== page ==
• Biden named FEMA’s Robert Fenton as the White House national Monkeypox response coordinator, according to a statement, Sarah Jacob reports. Dr. Demetre Daskalakis was named deputy coordinator. Fenton and Daskalakis will lead the administration’s strategy and operations to combat the current monkeypox outbreak, including equitably increasing the availability of tests, vaccinations and treatments.

What Else to Know Today

Hospitals, Employers Spar Over Transparency Push: Employers offering health coverage are closely analyzing hospital pricing data to get better prices for their employees, leading to tensions with hospitals. Hospital spending made up the largest share of American health expenditures at $1.3 trillion in 2020, and employers paid much of the nearly $409 billion of that spent by private insurers, according to the most recent data from the Centers for Medicare and Medicaid Services. Data showing that firms pay hospitals significantly more than Medicare pays is resulting in employers pushing back on hospitals to rein in their prices. Sara Hansard has more.

USDA Labels Salmonella ‘Adulterant’: The Agriculture Department will test for and regulate salmonella in raw chicken products as the federal government tries to curb infections from the bacteria. The agency announced Monday it will declare salmonella an adulterant in breaded and stuffed raw chicken products, meaning these food products will be subject to regulation if they exceed a low level of the bacteria. This is just one piece of the agency’s push to crack down on salmonella in poultry, Sandra Eskin, deputy under secretary for Food Safety, said. Maeve Sheehey and Elizabeth Elkin have more.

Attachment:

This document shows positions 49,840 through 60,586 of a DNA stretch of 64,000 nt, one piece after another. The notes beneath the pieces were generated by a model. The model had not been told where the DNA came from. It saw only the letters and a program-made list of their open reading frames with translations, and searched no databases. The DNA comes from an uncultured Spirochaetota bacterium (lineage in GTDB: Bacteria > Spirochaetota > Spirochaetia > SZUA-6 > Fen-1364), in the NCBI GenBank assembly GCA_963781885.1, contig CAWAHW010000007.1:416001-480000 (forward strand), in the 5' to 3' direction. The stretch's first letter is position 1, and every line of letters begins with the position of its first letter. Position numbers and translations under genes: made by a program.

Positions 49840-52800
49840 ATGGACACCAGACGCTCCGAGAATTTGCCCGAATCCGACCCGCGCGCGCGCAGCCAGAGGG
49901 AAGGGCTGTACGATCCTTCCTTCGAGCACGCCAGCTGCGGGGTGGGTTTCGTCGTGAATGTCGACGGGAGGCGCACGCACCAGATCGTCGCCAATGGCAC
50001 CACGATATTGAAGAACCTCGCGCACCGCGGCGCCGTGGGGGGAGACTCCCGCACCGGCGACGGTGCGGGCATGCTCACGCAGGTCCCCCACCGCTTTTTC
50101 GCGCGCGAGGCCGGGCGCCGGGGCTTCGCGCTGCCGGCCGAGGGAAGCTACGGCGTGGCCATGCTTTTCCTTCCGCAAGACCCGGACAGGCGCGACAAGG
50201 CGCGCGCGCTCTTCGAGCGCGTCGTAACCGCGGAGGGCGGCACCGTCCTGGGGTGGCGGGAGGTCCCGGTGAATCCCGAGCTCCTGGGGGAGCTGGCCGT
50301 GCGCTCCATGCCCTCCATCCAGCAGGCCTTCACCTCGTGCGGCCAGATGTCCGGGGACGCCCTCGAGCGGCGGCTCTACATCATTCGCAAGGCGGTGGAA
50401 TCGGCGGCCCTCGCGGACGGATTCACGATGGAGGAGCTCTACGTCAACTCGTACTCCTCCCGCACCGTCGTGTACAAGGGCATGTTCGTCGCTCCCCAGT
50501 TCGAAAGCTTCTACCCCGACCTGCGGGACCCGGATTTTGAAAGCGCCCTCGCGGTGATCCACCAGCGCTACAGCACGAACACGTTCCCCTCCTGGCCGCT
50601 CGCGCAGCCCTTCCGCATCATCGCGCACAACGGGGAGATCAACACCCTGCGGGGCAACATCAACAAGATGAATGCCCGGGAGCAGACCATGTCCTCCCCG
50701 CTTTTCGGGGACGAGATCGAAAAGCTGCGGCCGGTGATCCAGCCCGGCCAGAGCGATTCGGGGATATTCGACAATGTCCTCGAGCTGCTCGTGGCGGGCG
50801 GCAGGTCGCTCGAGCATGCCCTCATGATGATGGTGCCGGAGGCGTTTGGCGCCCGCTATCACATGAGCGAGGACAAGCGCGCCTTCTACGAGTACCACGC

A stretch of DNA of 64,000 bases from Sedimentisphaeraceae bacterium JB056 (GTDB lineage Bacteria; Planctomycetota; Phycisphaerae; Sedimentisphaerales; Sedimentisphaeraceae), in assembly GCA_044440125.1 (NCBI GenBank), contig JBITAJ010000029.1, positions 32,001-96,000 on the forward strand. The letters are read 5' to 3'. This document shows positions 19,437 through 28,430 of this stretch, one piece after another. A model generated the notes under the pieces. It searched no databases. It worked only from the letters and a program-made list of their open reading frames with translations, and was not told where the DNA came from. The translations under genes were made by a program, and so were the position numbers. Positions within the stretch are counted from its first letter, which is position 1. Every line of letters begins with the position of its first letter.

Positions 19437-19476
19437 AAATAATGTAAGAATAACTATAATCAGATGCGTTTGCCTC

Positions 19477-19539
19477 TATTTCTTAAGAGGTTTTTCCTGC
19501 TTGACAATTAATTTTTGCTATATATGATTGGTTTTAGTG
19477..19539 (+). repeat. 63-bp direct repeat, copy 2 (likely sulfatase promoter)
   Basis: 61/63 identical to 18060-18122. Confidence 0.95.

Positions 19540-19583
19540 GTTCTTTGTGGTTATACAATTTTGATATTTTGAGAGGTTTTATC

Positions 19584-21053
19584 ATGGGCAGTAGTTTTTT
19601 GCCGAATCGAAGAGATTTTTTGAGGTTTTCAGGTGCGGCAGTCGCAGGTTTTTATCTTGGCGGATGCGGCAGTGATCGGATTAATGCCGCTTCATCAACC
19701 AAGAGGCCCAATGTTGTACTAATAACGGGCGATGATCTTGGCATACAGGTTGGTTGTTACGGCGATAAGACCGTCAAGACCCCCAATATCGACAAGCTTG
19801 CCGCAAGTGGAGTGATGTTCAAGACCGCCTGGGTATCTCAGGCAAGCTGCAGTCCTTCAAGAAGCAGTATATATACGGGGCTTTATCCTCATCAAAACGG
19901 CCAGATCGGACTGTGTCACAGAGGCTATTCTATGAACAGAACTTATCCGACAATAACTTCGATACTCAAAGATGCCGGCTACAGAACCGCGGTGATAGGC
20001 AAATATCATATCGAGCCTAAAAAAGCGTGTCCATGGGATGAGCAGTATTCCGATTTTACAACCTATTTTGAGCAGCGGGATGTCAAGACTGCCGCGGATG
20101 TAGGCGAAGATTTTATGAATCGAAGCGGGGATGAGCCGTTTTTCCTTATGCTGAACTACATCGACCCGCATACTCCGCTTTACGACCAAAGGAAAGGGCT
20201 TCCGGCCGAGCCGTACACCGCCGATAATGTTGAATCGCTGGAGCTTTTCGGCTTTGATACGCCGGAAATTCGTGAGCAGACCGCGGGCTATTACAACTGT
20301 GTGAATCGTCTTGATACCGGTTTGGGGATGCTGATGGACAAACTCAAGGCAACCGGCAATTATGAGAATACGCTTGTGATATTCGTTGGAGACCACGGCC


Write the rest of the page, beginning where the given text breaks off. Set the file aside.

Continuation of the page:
DOJ Targets UnitedHealth Deal: UnitedHealth will gain access to “vast amounts of data” on how rival insurers do business if its proposed acquisition of Change Healthcare goes through, the Justice Department said during opening arguments in a trial challenging the deal. UnitedHealth countered that it already has data on competitors through its Optum services unit and has a track record of treating the information appropriately. Read more from Leah Nylen.


  • N.Y. Vaccine Exemption: A group of parents of children in New York lost their fight against narrower medical exemptions for school immunizations because the state’s new regulations are rationally related to legitimate state interests, under an opinion from the Second Circuit. Read more from Mary Anne Pazanowski.
  • Medicaid Home Benefit: The US published guidance on a new Medicaid health home benefit to help state programs offer children with complex medical conditions with person-centered care management, care coordination, and family support, according to an HHS statement. Read more from Bloomberg Law.
  • Hospice Medicare Case: The Centers for Medicare & Medicaid Services correctly implemented an across-the-board federal spending cut by reducing hospice providers’ Medicare payments by 2% after calculating their annual reimbursement limits for 2013 and 2014, the Ninth Circuit said. Mary Anne Pazanowski reports.
  • PPE Lawsuit Verdict: The Federal Trade Commission scored summary judgments in cases against American Screening and QYK Brands for allegedly not delivering on personal protective equipment orders during the Covid-19 pandemic, according to a Monday news release. Read more from Bloomberg Law.

With assistance from Alex Ruoff

To contact the reporter on this story: Brandon Lee in Washington at

To contact the editors responsible for this story: Giuseppe Macri at; Michaela Ross at